I gulp.

“Just wait until they serve us a bunch of pastries, forest girl,” I say nervously while I try a smile. “You have never tasted anything that good! And you’re lucky I’m not the one preparing your food. I’m able to fry ham and bacon and cook some eggs, but you never know if they’ll somehow end up covered in cum.”

The child arches her eyebrows and tilts her head, and my cheeks flush. I scoot my chair closer to her.

“Nevermind what I said. I guess you need to be taught how to draw with crayons, so check this out.”

What should I draw? What effluvia of my diseased brain could I show to this pristine child that has just begun to get eroded by modernity? I risk scarring her for life. But what an odd worry for me to have; when was the last time that I doodled anything else than a close-up of my own face? No, of the face with which I should have been born, instead of the rotting husk with which any reflective surface torments me.

I survey the rows of crayons as if they were the opportunities of a full hand in a card game. I let my instinct grab four other crayons from the pack. When I lean back, I spot Jacqueline: she’s standing in front of the pastry counter and pointing at some items inside the glass display counter. Behind it, the Slavic barista, pastry chef or whatever the hell she pretends to be, is using food tongs to pluck an oblong eclair.

Seated at the second counter, next to an uneven and dented wooden pillar, a man in his late twenties is ogling my girlfriend’s legs. He’s wearing a beanie and a nylon windbreaker. He’s holding his phone in his hand as if he was staring at it before he realized that the most delicious woman alive had materialized in this store. The sight of my girlfriend’s twin mountains hugged by her sweater would be enough to make the man’s crotch swell up like an angry balloon.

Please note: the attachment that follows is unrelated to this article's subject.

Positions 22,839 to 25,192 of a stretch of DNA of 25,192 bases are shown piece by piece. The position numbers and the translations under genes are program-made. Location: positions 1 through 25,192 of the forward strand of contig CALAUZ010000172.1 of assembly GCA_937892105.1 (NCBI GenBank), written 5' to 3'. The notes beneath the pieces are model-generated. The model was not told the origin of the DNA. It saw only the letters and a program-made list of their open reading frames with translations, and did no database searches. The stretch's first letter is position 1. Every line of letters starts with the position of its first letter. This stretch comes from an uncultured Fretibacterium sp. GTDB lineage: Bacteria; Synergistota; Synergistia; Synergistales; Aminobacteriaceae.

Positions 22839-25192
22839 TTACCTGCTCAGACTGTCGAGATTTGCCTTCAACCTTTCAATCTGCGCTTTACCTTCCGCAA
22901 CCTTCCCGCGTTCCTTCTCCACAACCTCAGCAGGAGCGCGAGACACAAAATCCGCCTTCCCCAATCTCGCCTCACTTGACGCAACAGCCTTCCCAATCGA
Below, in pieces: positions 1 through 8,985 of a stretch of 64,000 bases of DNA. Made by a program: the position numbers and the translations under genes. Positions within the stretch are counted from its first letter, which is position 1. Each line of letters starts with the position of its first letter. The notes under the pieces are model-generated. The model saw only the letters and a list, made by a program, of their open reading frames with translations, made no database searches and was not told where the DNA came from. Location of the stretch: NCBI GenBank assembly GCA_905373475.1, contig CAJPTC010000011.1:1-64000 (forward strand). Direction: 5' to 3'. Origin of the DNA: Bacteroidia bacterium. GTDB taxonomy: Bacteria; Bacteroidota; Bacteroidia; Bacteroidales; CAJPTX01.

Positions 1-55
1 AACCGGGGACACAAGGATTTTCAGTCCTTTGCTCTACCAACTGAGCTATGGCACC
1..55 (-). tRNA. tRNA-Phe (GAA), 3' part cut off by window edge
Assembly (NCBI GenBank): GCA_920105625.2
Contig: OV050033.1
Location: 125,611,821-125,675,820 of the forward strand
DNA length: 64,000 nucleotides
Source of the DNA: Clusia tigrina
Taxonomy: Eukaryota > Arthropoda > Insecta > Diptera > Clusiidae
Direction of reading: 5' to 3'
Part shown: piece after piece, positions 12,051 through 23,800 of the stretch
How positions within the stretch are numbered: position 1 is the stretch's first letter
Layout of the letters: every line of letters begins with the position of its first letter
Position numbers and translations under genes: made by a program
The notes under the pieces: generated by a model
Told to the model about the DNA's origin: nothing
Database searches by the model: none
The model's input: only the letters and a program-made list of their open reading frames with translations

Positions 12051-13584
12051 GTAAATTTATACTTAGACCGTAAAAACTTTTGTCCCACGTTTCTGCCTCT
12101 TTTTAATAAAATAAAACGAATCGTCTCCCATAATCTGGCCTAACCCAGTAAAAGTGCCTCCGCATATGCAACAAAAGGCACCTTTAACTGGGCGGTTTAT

I can make out the tight, toned flesh of Jacqueline’s legs through her cinder-colored tights, and as she bends over to press a fingertip against the glass display counter, her plaid skirt hikes up slightly. The bottom of her peacoat may keep hiding her butt, or it may instead fail catastrophically at its mission, exposing her ample behind that resembles a pair of ripe pomegranates. Anyway, Jacqueline is an exquisite piece of art that should have been painted by Leonardo da Vinci, while I’m an unmade bed with a dirty quilt and a crusted-up blanket, my sheets tattered by two decades of restless sleep and smelly ejaculate.

How dare that beanie-wearing beast take a sneak peek at my queen’s attributes? Merely grazing Jacqueline with his gaze would befoul her as if she had fallen in one of those Indian rivers. I should stop him. I would stand up, walk up to the pervert and tap his shoulder. When he turned around, I would clock him hard on the nose. No, that may break my fingers, and he might even punch me back. I could hurl the napkin dispenser at him. A hail of paper may distract him so much that Jacqueline would return to our table unmolested. I could snatch the barista’s tongs, then I’d snap the guy’s neck with a quick twist and a jerk. I’m also holding crayons; although their tip is flat, the end is still tapered, so I could try to push them through the guy’s face. No, I would have to sharpen the tips first with my teeth. I could fling the crayons at the prick, but I don’t know which colors would be the most effective in dissuading him from polluting my queen.

What the hell am I thinking? Isn’t Spike’s revolver weighing down the inside pocket of my corduroy jacket? I should take the weapon out and check that the bullets haven’t vanished, that they remain in the chamber. I’d cock the hammer, then aim the revolver at the back of that windbreaker. Blam, blam! Blood would start oozing from the two black holes. After that triumph of justice, an oily thread of equine saliva would descend from the heavens, and its beady end would morph into a thumbs up.